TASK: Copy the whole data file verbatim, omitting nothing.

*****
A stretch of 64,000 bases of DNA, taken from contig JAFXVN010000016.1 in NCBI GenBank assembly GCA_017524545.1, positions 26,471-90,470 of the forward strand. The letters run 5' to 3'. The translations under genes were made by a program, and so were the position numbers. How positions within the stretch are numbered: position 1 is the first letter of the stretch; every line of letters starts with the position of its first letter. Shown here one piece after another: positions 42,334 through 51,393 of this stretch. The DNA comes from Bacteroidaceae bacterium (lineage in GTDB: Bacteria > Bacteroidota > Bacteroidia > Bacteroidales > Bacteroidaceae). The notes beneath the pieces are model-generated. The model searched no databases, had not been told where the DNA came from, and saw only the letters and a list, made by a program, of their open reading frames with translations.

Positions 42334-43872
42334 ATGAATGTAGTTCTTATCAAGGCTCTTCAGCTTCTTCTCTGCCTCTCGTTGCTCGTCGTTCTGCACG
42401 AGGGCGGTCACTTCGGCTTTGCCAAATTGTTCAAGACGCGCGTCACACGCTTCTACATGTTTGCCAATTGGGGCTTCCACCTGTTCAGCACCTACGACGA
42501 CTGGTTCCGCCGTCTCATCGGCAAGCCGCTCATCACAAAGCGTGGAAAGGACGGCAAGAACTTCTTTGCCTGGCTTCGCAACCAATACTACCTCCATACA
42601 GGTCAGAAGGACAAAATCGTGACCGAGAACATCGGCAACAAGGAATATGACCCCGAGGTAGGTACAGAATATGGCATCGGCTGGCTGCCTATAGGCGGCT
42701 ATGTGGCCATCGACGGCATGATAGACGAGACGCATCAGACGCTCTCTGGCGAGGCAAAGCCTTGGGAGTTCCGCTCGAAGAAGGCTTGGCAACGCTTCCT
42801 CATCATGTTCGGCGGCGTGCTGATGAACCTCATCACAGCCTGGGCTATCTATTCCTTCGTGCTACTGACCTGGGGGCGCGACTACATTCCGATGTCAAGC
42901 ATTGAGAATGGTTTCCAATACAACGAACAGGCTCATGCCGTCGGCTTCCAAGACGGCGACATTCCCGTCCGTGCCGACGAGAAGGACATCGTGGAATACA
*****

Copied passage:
A stretch of 64,000 bases of DNA, taken from contig JAFXVN010000016.1 in NCBI GenBank assembly GCA_017524545.1, positions 26,471-90,470 of the forward strand. The letters run 5' to 3'. The translations under genes were made by a program, and so were the position numbers. How positions within the stretch are numbered: position 1 is the first letter of the stretch; every line of letters starts with the position of its first letter. Shown here one piece after another: positions 42,334 through 51,393 of this stretch. The DNA comes from Bacteroidaceae bacterium (lineage in GTDB: Bacteria > Bacteroidota > Bacteroidia > Bacteroidales > Bacteroidaceae). The notes beneath the pieces are model-generated. The model searched no databases, had not been told where the DNA came from, and saw only the letters and a list, made by a program, of their open reading frames with translations.

Positions 42334-43872
42334 ATGAATGTAGTTCTTATCAAGGCTCTTCAGCTTCTTCTCTGCCTCTCGTTGCTCGTCGTTCTGCACG
42401 AGGGCGGTCACTTCGGCTTTGCCAAATTGTTCAAGACGCGCGTCACACGCTTCTACATGTTTGCCAATTGGGGCTTCCACCTGTTCAGCACCTACGACGA
42501 CTGGTTCCGCCGTCTCATCGGCAAGCCGCTCATCACAAAGCGTGGAAAGGACGGCAAGAACTTCTTTGCCTGGCTTCGCAACCAATACTACCTCCATACA
42601 GGTCAGAAGGACAAAATCGTGACCGAGAACATCGGCAACAAGGAATATGACCCCGAGGTAGGTACAGAATATGGCATCGGCTGGCTGCCTATAGGCGGCT
42701 ATGTGGCCATCGACGGCATGATAGACGAGACGCATCAGACGCTCTCTGGCGAGGCAAAGCCTTGGGAGTTCCGCTCGAAGAAGGCTTGGCAACGCTTCCT
42801 CATCATGTTCGGCGGCGTGCTGATGAACCTCATCACAGCCTGGGCTATCTATTCCTTCGTGCTACTGACCTGGGGGCGCGACTACATTCCGATGTCAAGC
42901 ATTGAGAATGGTTTCCAATACAACGAACAGGCTCATGCCGTCGGCTTCCAAGACGGCGACATTCCCGTCCGTGCCGACGAGAAGGACATCGTGGAATACA